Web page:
Also Courfeyrac really, really liked baking. And apparently people really, really liked eating what he baked. To the point where Enjolras had considered giving Courfeyrac an actual job, until Combeferre helpfully pointed out that he already had a job as a pretty decent lawyer, and working in a fairtrade coffee shop (un)ironically called LiberTea didn’t exactly compare.
Not that Enjolras saw the point of being a lawyer, and having to potentially defend people who had done really shitty things. But then, he didn’t understand the point of a lot of things that sensible, upstanding people did in society, much to his parents’ chagrin. So he’d opened a coffee shop. It wasn’t like people actually wanted to hire him, when they found out about his arrest record and his penchant for social justice and upheaval, and he’d always sort of had a thing against listening to authority figures.
The attached bookshop was Combeferre’s idea, though the shelves were Feuilly’s. The books on them were ones that Combeferre had brought in one day because he had run out of room at home, and then customers had started reading them, and some had even brought in their own, donations to a ‘good cause’ (Enjolras had no idea what cause that was) and like most things in his life, Enjolras had discovered that it was better to just roll with it. When he tried to voice his opinions, things usually went downhill fast.
Not that they really counted as a bookshop. They were just a place that sold coffee and treats and occasionally also books, when someone decided they wanted to buy a dog-eared, spine-cracked book that had been manhandled by a good number of the general public.
Most of the time Enjolras just ended up giving them away for free.
“You are never going to make any money,” Courfeyrac informed him one day, as he helped himself to one of the cupcakes from the display cabinet. “You’ve got the worst business sense ever.”
Enjolras considered that, and found that he really didn’t care.
Grantaire looks over the over-flowing shelves of books now, coffee in one hand, the sleeve of his hoodie just drooping down enough to show the edge of the tattoo Enjolras had caught sight of before. He takes a cautious sip of his coffee, smiles, and then takes a longer drink, after which he lets out a frankly indecent sound that should not be allowed in public.
The radio in the background turns over onto a new song a few minutes later, and Grantaire’s shoulders tense. “Want me to turn over?” Enjolras asks, before remembering that he can’t, because the whole thing is a playlist Jehan created for them and wired up to some sort of iPad docking station Enjolras isn’t allowed near. Computers and technology seem to inexplicably break whenever he’s close.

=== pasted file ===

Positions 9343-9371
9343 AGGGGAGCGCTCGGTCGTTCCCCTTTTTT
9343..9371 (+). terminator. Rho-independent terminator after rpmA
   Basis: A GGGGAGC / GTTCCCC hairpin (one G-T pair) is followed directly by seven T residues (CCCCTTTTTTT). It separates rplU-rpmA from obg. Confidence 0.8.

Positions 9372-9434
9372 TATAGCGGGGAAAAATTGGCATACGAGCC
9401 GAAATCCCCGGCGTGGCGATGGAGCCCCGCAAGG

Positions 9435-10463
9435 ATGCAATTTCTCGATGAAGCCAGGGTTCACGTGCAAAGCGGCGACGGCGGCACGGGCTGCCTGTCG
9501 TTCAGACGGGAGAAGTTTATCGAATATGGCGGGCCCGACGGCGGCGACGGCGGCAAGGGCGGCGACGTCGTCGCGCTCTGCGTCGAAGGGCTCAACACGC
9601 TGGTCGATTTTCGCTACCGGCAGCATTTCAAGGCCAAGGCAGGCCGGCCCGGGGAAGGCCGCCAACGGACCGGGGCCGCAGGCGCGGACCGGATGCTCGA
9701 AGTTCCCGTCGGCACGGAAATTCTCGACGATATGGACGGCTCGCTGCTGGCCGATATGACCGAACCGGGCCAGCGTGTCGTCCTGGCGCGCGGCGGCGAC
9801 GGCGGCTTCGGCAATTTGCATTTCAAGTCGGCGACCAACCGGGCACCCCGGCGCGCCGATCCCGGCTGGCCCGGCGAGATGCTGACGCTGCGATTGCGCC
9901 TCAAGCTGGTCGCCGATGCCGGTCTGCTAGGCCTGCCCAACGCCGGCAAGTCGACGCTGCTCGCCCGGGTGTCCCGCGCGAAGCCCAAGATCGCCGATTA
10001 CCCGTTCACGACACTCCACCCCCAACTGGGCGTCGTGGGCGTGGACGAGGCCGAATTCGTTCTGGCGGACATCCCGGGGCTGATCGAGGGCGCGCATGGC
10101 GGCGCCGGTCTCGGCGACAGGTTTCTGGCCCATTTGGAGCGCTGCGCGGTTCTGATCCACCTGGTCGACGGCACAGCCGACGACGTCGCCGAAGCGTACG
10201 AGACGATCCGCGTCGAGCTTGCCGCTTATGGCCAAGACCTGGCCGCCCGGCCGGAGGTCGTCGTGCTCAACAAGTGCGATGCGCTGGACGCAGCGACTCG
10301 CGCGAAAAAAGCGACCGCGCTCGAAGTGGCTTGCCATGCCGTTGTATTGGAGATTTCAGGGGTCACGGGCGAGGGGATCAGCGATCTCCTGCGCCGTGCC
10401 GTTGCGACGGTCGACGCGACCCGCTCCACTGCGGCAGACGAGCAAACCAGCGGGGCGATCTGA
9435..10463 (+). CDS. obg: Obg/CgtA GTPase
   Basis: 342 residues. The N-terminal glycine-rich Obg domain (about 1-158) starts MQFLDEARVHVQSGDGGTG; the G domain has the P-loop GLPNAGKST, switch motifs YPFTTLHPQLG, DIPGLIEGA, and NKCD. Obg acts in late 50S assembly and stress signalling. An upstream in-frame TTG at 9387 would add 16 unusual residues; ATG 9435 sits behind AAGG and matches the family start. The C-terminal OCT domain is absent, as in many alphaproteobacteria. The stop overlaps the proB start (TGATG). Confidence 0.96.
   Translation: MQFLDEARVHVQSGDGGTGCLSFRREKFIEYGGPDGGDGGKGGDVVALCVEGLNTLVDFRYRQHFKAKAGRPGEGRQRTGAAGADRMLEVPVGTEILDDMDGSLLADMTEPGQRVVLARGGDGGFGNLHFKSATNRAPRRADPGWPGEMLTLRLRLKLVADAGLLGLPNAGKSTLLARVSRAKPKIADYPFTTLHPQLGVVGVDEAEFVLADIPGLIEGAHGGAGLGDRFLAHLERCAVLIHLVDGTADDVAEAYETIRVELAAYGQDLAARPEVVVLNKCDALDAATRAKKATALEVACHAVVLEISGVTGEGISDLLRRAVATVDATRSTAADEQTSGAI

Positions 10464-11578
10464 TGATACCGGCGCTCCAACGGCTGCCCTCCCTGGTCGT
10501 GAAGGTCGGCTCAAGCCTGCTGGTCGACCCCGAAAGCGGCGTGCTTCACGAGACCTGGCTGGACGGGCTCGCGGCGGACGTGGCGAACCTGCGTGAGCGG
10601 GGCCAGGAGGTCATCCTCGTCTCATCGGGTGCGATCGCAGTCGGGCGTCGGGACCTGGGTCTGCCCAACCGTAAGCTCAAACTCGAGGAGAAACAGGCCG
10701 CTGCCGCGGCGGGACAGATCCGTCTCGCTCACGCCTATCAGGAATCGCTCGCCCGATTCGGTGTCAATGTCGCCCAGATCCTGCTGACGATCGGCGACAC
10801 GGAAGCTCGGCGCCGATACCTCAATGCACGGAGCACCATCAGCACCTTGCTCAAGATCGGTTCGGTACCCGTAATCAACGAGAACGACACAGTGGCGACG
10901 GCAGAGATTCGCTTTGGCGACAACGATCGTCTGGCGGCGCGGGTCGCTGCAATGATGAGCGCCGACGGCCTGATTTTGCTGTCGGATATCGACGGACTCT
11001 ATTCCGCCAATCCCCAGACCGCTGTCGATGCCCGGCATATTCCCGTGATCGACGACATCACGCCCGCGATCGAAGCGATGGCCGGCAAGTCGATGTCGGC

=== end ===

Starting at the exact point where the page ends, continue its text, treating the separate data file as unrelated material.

“Actually, just pretend we don’t have crap taste in music,” Enjolras says, and when he turns to look at him again, finds Grantaire watching him thoughtfully, brows furrowed. He looks bemused, fascinated, like Enjolras is a puzzle he can’t work out.
“You think it’s crap?” he asks.
Enjolras shrugs. He has no idea what the song even is. “Sure.” He tilts his head to the side to hear better, makes out a lot of drums and guitars and a strong voice over the top of it, raw and emotional, but finds it hard to actually concentrate on the words when Grantaire is staring at him.
“What?” he asks, defensive.
“I have never met a person like you before in my life,” Grantaire says, which could be a compliment or an insult, Enjolras isn’t sure. He takes another drink of his coffee and finally unfurls from his slouch. He's taller than he looks, probably has an inch or two on Enjolras, who finds that he has to tilt his head up slightly to look him in the eye. “What’s your name?”
Enjolras gives that response the flat stare it deserves. Grantaire just grins back at him and says, “No, really, I have no idea how to pronounce that. How about I just call you babe instead?”
“Sure thing, sweetcheeks,” Enjolras deadpans.
Grantaire’s laughter is like honey, warm and syrupy. It just stupid things to Enjolras’s chest. “So are you going to ask why I’m hiding out in a coffee shop in the middle of the night?” he asks. He taps his fingers on the side of his coffee shop to the beat of the music, the movement so natural it’s obvious he doesn’t even realise he’s doing it.
“Do you want me to?”